Thursday’s Denver Post includes an article from John Henderson about what winning the Giro would mean to the Argyle Armada. Henderson says that Team Garmin, in its few years of existence, has had a few incredible months. July, 2011 with Thor winning stages of the Tour and wearing yellow. April, 2011 with Johan Vansummeren’s improbable win at Paris-Roubaix.
But May could shape up as the team’s best month ever. Garmin’s Dave Zabriskie won the Tour of California time trial and the team put him and Tom Danielson on the podium.
Then the team won the Giro d’Italia’s team time trial, putting Ramunas Navardauskas in the race lead for two days. And this week, Ryder Hesjedal moved into a very strong position to win the Giro overall. Sitting in second just 30 seconds back, Hesjedal is causing a bit of panic among the Giro favorites. Sunday’s final stage is a time trial, a discipline that suits Hesjedal much better than the race’s current #1 and 2 riders.
Hesjedal winning the Giro d’Italia would be by far the biggest trophy in the team’s trophy case. ”If we were able to win a Grand Tour, that would be incredible,” said team director Jonathan Vaughters in Henderson’s article. “That’s the real underdog story. We’ve built a program slowly but steadily. We’re one of the top four teams in the world, but as far as budgets go, we’re not even one of the top 10. For us to pull off a Grand Tour victory with the resources that we have would be unprecedented.”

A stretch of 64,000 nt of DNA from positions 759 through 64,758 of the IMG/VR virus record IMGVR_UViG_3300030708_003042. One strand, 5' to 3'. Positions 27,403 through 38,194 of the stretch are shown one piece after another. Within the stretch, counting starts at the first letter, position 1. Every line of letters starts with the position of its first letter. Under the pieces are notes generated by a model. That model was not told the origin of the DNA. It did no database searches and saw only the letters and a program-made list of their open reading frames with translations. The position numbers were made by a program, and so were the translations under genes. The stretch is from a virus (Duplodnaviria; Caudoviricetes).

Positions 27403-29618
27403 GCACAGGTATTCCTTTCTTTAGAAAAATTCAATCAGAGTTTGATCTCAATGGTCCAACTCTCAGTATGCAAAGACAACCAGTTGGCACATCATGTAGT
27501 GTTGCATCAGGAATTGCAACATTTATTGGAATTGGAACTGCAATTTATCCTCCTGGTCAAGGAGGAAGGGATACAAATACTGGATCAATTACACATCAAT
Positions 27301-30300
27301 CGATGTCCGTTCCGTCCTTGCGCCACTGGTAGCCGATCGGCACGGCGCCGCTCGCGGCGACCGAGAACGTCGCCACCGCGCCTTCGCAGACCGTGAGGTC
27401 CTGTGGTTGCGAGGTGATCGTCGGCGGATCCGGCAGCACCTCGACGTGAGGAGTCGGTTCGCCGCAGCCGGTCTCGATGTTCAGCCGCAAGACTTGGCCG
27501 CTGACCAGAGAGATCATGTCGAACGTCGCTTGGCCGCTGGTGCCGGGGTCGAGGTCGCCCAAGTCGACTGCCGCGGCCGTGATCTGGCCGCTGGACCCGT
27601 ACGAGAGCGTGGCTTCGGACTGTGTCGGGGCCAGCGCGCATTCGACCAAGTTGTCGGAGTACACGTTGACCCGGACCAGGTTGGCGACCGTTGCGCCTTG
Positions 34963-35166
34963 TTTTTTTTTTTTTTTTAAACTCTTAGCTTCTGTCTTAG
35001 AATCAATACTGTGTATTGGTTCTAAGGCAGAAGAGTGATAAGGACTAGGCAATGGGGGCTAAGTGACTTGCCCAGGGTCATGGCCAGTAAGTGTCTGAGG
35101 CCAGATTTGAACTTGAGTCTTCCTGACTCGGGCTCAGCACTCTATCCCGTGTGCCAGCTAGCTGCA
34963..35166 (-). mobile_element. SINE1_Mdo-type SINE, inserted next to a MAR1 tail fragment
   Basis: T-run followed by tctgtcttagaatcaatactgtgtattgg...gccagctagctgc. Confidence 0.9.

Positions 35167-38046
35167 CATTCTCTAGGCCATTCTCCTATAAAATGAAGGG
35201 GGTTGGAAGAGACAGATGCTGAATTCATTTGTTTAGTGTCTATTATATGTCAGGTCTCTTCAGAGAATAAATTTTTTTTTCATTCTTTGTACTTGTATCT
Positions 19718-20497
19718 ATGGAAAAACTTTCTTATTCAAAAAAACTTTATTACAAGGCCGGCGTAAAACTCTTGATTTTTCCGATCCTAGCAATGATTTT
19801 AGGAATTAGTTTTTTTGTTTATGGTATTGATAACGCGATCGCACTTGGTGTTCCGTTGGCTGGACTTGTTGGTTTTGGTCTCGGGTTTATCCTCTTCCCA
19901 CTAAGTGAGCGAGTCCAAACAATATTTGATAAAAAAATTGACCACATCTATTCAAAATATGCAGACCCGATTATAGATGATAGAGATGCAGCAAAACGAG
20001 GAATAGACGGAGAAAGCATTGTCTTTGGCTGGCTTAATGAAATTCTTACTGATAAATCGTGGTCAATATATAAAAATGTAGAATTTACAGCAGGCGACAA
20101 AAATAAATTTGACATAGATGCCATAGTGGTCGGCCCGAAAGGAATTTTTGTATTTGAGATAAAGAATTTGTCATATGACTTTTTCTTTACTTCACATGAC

Mark Johnson’s new book Argyle Armada tells this underdog story. Embedded with the team for its entire incredible 2011 season, Johnson’s words and photographs reveal the insides of a pro cycling team, from sponsorship negotiation to race wins to crushing defeats.
Chapter 8, on the Canadian Grand Prix Cycliste de Québec and Montréal, are particularly revealing about the things and people who motivate Hesjedal, including thoughts of the young Canadians who see his photos in magazines, as well as Hesjedal’s wife, Ashley. Voted Canada’s cyclist of the decade, Hesjedal is the descendent of a great grandfather who emigrated from Norway to Canada in 1886. On the road today Ryder shows many traits of the quietly diligent ancestors. Jonathan Vaughters also provides his thoughts on what it will take for Hesjedal to win a big race–read the chapter to find out if JV was right and how Hesjedal met his wife!
Take a look at Ryder Hesjedal in this photo gallery drawn from the book Argyle Armada.
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